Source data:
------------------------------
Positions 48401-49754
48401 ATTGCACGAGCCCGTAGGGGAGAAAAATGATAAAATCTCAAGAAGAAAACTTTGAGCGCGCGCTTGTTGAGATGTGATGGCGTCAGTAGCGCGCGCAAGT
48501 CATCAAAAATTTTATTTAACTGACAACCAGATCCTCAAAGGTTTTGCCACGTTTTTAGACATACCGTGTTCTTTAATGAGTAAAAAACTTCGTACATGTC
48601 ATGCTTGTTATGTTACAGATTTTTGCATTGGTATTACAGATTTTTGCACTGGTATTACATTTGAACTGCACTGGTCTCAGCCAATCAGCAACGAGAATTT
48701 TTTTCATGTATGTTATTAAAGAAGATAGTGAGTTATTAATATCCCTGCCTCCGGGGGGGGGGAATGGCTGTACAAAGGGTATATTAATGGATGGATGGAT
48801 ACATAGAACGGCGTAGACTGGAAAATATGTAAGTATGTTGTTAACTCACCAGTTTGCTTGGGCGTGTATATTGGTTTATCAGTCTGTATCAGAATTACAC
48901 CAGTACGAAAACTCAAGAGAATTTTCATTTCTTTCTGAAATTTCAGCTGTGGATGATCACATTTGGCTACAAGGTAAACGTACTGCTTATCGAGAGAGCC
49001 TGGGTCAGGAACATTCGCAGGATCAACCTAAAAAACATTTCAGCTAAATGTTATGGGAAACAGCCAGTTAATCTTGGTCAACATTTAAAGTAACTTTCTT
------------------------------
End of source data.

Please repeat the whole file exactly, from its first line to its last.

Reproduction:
Positions 48401-49754
48401 ATTGCACGAGCCCGTAGGGGAGAAAAATGATAAAATCTCAAGAAGAAAACTTTGAGCGCGCGCTTGTTGAGATGTGATGGCGTCAGTAGCGCGCGCAAGT
48501 CATCAAAAATTTTATTTAACTGACAACCAGATCCTCAAAGGTTTTGCCACGTTTTTAGACATACCGTGTTCTTTAATGAGTAAAAAACTTCGTACATGTC
48601 ATGCTTGTTATGTTACAGATTTTTGCATTGGTATTACAGATTTTTGCACTGGTATTACATTTGAACTGCACTGGTCTCAGCCAATCAGCAACGAGAATTT
48701 TTTTCATGTATGTTATTAAAGAAGATAGTGAGTTATTAATATCCCTGCCTCCGGGGGGGGGGAATGGCTGTACAAAGGGTATATTAATGGATGGATGGAT
48801 ACATAGAACGGCGTAGACTGGAAAATATGTAAGTATGTTGTTAACTCACCAGTTTGCTTGGGCGTGTATATTGGTTTATCAGTCTGTATCAGAATTACAC
48901 CAGTACGAAAACTCAAGAGAATTTTCATTTCTTTCTGAAATTTCAGCTGTGGATGATCACATTTGGCTACAAGGTAAACGTACTGCTTATCGAGAGAGCC
49001 TGGGTCAGGAACATTCGCAGGATCAACCTAAAAAACATTTCAGCTAAATGTTATGGGAAACAGCCAGTTAATCTTGGTCAACATTTAAAGTAACTTTCTT